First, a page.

Social economy of food initiatives that are nourishing communities through “power-with” practices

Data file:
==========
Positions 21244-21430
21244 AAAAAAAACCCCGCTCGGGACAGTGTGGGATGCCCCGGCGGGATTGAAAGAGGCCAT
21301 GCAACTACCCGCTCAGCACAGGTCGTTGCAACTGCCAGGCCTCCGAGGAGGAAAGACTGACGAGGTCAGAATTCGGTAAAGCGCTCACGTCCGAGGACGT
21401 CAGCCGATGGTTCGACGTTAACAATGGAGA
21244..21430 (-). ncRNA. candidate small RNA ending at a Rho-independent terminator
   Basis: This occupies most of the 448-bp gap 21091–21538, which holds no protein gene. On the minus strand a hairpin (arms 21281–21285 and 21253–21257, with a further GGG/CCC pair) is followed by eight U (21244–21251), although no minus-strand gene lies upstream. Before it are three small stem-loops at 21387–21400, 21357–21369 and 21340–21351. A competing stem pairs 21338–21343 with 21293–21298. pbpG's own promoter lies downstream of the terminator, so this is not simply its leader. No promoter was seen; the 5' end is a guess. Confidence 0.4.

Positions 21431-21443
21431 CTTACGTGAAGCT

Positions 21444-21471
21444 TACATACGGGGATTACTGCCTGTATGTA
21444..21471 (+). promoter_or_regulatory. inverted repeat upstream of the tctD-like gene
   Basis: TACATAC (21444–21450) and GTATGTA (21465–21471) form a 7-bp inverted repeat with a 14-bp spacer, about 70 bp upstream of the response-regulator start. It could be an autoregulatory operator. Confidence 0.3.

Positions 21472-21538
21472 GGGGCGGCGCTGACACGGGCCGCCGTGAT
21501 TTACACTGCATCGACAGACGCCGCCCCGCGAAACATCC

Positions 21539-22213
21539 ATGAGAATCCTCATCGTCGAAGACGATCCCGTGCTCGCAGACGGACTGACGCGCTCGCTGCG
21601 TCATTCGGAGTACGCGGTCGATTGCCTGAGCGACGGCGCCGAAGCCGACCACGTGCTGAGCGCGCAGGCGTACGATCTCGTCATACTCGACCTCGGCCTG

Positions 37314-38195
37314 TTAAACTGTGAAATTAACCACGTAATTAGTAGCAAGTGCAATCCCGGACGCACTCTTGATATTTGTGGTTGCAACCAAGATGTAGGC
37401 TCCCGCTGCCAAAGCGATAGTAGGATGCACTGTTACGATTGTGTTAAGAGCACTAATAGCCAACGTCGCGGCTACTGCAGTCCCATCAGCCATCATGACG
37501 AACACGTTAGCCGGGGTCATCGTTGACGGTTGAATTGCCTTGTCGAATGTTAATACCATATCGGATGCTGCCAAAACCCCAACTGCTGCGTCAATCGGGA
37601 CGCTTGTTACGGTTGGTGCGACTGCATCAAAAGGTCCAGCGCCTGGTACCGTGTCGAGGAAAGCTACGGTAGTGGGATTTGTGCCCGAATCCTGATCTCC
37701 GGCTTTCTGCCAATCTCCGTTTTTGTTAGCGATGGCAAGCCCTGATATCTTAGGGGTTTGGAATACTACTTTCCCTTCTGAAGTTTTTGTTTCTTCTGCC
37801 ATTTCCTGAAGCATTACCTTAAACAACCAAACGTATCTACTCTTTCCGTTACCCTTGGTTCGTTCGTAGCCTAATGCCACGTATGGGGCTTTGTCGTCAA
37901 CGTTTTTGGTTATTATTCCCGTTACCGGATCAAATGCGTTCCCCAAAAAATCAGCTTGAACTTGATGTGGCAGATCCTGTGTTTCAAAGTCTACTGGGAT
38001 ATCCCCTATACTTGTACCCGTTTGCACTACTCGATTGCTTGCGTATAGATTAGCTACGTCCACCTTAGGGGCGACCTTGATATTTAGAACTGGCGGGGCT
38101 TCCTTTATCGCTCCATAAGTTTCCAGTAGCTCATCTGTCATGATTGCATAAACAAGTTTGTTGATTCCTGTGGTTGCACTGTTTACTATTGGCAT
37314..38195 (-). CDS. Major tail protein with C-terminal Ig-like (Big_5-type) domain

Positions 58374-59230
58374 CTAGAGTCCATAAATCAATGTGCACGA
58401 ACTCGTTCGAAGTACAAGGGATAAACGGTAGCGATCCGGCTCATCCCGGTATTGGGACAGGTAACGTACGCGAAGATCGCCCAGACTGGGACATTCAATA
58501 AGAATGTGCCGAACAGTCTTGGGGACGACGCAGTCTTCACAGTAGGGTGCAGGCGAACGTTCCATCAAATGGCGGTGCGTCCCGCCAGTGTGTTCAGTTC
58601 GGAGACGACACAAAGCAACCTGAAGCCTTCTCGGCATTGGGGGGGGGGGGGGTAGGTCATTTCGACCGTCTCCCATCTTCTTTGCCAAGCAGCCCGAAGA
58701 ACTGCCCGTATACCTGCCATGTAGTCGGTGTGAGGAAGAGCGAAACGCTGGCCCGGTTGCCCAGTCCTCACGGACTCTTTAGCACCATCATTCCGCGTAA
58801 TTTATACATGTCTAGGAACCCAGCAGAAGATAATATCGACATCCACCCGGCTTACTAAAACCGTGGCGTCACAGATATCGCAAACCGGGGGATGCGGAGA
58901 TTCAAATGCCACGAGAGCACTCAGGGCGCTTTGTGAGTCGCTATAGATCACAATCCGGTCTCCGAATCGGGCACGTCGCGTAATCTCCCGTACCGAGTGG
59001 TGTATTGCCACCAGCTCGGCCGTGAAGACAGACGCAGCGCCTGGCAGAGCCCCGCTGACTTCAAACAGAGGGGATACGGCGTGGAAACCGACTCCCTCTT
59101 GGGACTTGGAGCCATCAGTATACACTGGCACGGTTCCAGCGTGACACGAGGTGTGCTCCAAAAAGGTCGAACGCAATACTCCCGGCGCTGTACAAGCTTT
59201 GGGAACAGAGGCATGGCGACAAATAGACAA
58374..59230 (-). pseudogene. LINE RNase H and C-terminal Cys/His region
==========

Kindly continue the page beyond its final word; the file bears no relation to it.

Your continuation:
From 2014 to 2019, Nourishing Communities: Sustainable Local Food Systems Research Group explored food initiatives in the social economy, many of which use practices like bartering, gifting, and self-provisioning, that remain under-recognized for their economic value. Nourishing Communities considered how these organizations may contribute to food security, community development, and environmental remediation, especially for marginalized groups. Its researchers collaborated with such organizations to complete participatory action projects and a range of products to communicate the initiatives’ impacts. As three of those researchers, we subsequently synthesized the material from these outputs to show the resources, barriers, and impacts of the respective initiatives. This meta-analysis reveals that these initiatives not only produce economic, social, and environmental benefits, but also work to organize human relations. Beyond considering how initiatives in the social economy of food interact with the market economy, we use Karlberg’s schema of power to illustrate their potential to reconceptualize human relations. Here we find them gravitating towards “power with” practices that emphasize cooperation over competition. Throughout, we employ the concept of framing to propose ways in which that re-conceptualization might “grow legs” and extend further into larger social discourses. In so doing, we find the initiatives strategically invoking alternative framings of work, knowledge, social relations, and value in order to explain the impact of their own work. Although further research is needed regarding the meaning that impact and power hold for social economy initiatives, this research contributes to scholarly debates surrounding the potential of food initiatives in the social economy.